According to Medicare.gov: “If you have income from working, you still may qualify for these four programs even if your income is higher than the income limits listed.”

Keep in mind these are the federal guidelines. Several states apply different standards and methods to determine program eligibility.

What’s Included in the Medicare Savings Program Resource Limits?

To qualify for a Medicare Savings Program, you must have limited resources or assets, as well as limited income.

The following all count toward your resources:

  • Money in a checking or savings account
  • Stocks
  • Bonds
  • Real estate (besides your primary residence)

However, not all assets are considered counted when determining eligibility for a Medicare Savings Program.

These resources won’t count toward the limit: 

  • Your home
  • One car
  • Burial plot and up to $1,500 for burial expenses
  • Furniture
  • Other household and personal items

Ten states plus the District of Columbia have eliminated resource requirements: Alabama, Arizona, Connecticut, Delaware, Louisiana, Mississippi, New Mexico, New York, Oregon and Vermont.

Three other states — Minnesota, Massachusetts and Maine — have asset limits above the federal limits described above.

A married couple sit on a couch.
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Who Is Eligible for the Extra Help Program?

Income and resource limits for Extra Help are less restrictive than limits for Medicare Savings Programs.

That’s why you should apply for Extra Help even if you don’t think you’re eligible for other programs.

To qualify for Extra Help, your annual income must be limited to:

  • $20,385 for an individual or
  • $27,465 for a married couple living together.

Remember, some cash payments aren’t counted as income for Extra Help.

For example, the Social Security Administration won’t count SNAP (food stamp) benefits, housing assistance, home energy assistance, earned income tax credit payments or scholarships and education grants.

You May Still Qualify for Extra Help With a Higher Income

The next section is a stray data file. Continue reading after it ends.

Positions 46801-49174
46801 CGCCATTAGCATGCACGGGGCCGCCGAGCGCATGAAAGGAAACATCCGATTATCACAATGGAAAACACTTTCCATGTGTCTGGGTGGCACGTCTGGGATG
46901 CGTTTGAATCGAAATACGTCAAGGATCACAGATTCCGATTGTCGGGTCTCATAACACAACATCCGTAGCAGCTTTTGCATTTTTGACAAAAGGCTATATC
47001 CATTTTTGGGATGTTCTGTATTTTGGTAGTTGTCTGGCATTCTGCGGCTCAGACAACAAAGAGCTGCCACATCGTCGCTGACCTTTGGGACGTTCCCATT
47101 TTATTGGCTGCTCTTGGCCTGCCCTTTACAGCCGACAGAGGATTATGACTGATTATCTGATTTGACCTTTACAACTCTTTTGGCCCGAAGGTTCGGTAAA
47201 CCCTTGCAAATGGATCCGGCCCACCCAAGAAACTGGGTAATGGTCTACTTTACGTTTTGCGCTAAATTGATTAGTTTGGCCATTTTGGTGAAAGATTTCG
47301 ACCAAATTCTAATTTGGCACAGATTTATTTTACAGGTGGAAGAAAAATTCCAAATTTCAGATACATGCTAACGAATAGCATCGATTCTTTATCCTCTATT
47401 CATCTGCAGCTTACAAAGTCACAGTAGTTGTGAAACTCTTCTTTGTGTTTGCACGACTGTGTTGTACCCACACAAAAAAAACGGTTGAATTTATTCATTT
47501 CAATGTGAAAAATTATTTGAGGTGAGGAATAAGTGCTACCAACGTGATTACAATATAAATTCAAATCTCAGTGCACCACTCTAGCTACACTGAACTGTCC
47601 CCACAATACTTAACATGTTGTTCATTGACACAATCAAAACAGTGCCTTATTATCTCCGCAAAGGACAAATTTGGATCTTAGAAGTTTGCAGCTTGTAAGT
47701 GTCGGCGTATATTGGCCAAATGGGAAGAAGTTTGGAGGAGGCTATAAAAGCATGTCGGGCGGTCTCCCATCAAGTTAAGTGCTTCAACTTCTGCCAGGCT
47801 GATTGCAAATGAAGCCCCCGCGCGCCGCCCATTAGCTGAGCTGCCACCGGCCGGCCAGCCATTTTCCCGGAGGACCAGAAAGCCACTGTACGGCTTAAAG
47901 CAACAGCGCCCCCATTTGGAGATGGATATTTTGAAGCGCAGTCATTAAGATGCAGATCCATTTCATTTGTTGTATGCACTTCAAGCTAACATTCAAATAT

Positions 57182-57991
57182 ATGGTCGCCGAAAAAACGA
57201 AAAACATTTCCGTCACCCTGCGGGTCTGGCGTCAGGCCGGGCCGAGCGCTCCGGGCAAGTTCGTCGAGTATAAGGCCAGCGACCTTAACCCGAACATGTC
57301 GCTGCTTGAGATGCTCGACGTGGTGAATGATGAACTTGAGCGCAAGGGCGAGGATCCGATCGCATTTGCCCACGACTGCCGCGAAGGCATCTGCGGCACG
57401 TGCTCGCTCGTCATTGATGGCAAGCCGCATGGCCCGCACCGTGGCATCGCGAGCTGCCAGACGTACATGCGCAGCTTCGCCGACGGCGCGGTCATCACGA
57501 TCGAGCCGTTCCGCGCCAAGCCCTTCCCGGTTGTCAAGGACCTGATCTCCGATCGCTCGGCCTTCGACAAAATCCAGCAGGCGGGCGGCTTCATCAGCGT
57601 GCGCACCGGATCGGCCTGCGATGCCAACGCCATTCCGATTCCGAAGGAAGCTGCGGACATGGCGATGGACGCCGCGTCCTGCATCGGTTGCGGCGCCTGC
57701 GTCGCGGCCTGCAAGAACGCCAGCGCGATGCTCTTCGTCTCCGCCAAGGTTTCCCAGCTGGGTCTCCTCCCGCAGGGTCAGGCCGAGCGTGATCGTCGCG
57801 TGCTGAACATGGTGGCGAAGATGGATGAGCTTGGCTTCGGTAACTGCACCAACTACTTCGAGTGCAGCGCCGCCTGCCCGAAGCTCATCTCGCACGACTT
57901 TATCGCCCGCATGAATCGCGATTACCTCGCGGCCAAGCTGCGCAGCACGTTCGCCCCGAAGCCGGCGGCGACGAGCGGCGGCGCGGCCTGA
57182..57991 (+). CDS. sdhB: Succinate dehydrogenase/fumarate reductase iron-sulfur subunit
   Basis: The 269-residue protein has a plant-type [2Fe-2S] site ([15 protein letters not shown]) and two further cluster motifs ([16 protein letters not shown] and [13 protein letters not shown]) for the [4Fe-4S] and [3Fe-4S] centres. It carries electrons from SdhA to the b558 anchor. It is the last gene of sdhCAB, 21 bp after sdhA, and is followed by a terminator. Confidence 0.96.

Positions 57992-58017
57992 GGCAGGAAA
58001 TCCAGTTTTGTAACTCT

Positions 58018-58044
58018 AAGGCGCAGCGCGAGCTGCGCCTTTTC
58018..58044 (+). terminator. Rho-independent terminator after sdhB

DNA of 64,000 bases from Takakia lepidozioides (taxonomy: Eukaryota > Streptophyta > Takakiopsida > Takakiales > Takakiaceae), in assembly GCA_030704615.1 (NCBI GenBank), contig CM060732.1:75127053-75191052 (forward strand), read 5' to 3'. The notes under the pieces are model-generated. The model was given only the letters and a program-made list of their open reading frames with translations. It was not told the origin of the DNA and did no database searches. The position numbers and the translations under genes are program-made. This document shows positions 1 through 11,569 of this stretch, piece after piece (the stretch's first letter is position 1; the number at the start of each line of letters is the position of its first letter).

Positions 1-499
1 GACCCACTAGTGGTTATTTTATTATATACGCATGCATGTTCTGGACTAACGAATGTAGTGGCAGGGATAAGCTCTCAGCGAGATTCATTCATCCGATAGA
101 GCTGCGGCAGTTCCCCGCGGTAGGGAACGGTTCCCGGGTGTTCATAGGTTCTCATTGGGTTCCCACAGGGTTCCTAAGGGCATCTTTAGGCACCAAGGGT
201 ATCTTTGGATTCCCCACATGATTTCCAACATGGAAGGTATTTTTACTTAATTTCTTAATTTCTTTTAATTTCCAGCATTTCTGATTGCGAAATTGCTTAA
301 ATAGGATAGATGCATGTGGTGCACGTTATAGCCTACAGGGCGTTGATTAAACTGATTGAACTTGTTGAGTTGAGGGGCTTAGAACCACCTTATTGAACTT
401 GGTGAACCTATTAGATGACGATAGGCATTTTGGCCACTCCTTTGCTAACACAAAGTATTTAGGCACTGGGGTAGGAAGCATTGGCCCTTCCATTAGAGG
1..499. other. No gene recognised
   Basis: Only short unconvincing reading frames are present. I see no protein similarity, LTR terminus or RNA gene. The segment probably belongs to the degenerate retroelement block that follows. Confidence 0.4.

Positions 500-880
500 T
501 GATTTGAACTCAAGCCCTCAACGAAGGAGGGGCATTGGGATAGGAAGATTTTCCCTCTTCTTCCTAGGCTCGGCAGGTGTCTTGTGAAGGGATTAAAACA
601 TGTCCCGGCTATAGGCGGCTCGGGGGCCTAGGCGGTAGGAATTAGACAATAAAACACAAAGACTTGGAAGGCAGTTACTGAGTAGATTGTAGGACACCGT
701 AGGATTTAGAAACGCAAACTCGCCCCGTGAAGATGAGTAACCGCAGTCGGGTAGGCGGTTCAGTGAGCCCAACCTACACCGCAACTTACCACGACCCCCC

Even if your annual income is higher, you may still be able to get help paying for prescription drugs.

Some examples where your income may be higher and you can still qualify for Extra Help include if you or your spouse:

  • Support other family members who live with you.
  • Have earnings from work.
  • Live in Alaska or Hawaii.

What’s Included in Extra Help Asset Limits?

In 2022, your resources can’t exceed $15,510 for an individual or $30,950 for a married couple living together to qualify for Extra Help, according to Social Security.

The following count toward your resources:

  • Bank accounts including checking, savings and certificates of deposit.
  • Real estate (other than your primary residence).
  • Stocks, bonds and mutual funds.
  • Individual Retirement Accounts (IRAs).

The following assets do not count toward Extra Help resource limits:

  • Your primary residence.
  • Your personal possessions, including jewelry and furniture.
  • Your vehicle(s).
  • Property you need for self-support, such as rental property.
  • Non-business property essential to your self-support.
  • Life insurance policies.
  • Burial expenses.

Have Questions? Talk to a Nonprofit Medicare Counselor

Applying and enrolling in these programs isn’t easy for the average person.

If you need assistance applying for a Medicare Savings Program or Extra Help, there are nonprofit volunteers you can call.

The State Health Insurance Assistance Program (SHIP) is a network of trained nonprofit volunteers who provide 1-on-1 counseling about Medicare to beneficiaries and their families.

All SHIP advice and counseling is completely free. The program is federally funded and isn’t connected to insurance companies or health plans, so the advice you receive is unbiased.

These volunteers can see if you qualify for a money-saving program, help you submit an application and answer any questions you encounter along the way.

To get started, call your state’s SHIP information line. Click “SHIP locator” on the organization’s home page for a list of each state’s phone number.

The National Council on Aging also oversees a network of Benefits Enrollment Centers, which help connect Medicare beneficiaries with limited incomes to programs that pay for health care, food and other services.

About 85 agencies in 41 states operate as Benefits Enrollment Centers. You can find a list of nearby locations on the National Council on Aging website.

Rachel Christian is a Certified Educator in Personal Finance and a senior writer for The Penny Hoarder.